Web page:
Strong team motivation is a cornerstone of successful project leadership.  However, ways to motivate project teams may vary greatly across cultures.  Effective international project leaders carefully select the best methods that stimulate and nurture the motivation levels of their teams and individual team members.

(The above is an excerpt from an in-depth article available on our web page)
  Read the full article

Workshop On January 24 in Phoenix, AZ:
Driving Co-Development Project Success
Across Borders & Cultures

This event is part of  CoDev 2005,  the Fourth International Congress On Co-Developing Products With Partners, Suppliers And Customers, jointly presented by the Management Roundtable & PDMA.


Book Of The Month
When Cultures Collide


A heavyweight global business culture guide covering more than 50 countries.  Includes extensive discussion of cul- tural differences and ways to manage across cultures.

(click title for full book review)


Web Site Of The Month
Israel Government Gateway


A plethora of useful informa- tion about Israel's economy and business, its government branches, international organi- zations and institutions, and more.

(click title to visit this web site)


Quote Of The Month

In Israel, in order to be
a realist you must
believe in miracles

(David Ben-Gurion)


Leadership Crossroads
is a global resource for

  • International Team Development
  • Global Business Coaching
  • Cross-Cultural Project Management Assistance
  • Outsourcing Preparation
  • Cross-Cultural Negotiation Training and Assistance
  • Organizational Learning and Development
  • Executive Coaching
Would you like to know more about us?


The right place for your
and your company's
international and
competency development

Lothar Katz is the founder of Leadership Crossroads.  He has a wealth of experience in achieving productive coopera-tion across cultures and driving business success on a global scale.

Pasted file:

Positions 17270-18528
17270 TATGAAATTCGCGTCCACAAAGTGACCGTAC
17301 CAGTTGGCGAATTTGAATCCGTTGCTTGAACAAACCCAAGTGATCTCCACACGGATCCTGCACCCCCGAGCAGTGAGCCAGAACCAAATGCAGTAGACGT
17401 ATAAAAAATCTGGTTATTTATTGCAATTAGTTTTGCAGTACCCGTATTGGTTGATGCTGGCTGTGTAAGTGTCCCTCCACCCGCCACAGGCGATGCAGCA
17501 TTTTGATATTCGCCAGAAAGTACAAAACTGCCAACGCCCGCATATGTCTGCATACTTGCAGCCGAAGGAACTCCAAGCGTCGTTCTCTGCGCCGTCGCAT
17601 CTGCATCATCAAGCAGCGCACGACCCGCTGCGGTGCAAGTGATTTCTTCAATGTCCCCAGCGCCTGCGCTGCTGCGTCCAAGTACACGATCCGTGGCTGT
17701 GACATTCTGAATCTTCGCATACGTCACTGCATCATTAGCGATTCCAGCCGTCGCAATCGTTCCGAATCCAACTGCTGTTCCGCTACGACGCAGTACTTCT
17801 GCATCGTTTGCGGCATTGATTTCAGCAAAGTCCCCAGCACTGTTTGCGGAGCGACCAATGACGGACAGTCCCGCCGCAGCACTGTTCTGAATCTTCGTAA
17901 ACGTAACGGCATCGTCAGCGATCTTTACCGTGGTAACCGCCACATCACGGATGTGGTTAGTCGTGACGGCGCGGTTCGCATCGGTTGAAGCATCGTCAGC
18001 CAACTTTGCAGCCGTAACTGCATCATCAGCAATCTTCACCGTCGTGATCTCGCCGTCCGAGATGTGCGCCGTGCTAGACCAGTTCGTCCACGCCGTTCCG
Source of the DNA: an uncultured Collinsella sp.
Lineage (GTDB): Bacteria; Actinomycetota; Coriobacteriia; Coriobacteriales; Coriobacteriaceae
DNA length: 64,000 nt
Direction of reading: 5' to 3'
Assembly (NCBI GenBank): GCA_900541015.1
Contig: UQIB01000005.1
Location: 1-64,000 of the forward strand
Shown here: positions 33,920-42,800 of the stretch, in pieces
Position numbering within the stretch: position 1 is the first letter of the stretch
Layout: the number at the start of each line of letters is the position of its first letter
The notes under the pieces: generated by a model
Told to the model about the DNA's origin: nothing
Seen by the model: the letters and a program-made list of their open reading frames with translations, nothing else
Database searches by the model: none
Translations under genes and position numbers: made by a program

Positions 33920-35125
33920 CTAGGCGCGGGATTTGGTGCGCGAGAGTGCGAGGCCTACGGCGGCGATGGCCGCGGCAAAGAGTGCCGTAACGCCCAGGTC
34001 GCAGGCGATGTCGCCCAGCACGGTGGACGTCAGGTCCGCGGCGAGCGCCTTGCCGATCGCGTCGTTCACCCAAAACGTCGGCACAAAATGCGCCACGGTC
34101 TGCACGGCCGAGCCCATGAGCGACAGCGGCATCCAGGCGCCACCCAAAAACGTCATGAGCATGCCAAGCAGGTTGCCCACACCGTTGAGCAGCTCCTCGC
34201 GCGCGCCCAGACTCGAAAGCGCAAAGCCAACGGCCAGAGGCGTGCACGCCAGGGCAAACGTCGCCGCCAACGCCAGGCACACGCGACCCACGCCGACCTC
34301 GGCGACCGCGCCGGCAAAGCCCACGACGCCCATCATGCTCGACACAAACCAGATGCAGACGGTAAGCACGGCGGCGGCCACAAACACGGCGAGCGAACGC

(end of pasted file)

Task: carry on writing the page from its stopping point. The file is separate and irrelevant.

A seasoned former executive of a For­tune 500 company, he regularly interacted with employees, cus­tomers, out-sourcing partners, and third parties in more than 25 countries around the world.


Contact :
Leadership CrossroadsTM, 2005

Global Business Practices:
Ten Tips For Doing Business in Israel

  • Israelis can be very direct, unintentionally appearing brash and in-your-face abrasive.
  • Israeli thinking is analytical, abstractive, conceptual. However, feelings and faith may overrule objective facts when it comes to decision making.
  • Be prepared to be frequently interrupted. Israelis enjoy intense and heated discussions.
  • Although many people speak English very well, be prepared for discussions frequently switching to Hebrew.
  • People in Israel are usually egalitarian. Formal authority and hierarchies are not well accepted.
  • This is a "multi-linear" culture. Don't expect people to follow checklists or stay focused on one thing at a time.
  • Be prepared for people getting physically closer to you than what you might be comfortable with.
  • Show respect for the country's culture and for its people's intense national pride.
  • Remember that the Sabbath (Friday night to Saturday night) is a holy day. The workweek starts on Sunday.
  • Don't ever give someone a "thumbs up". It will likely be considered an offensive gesture.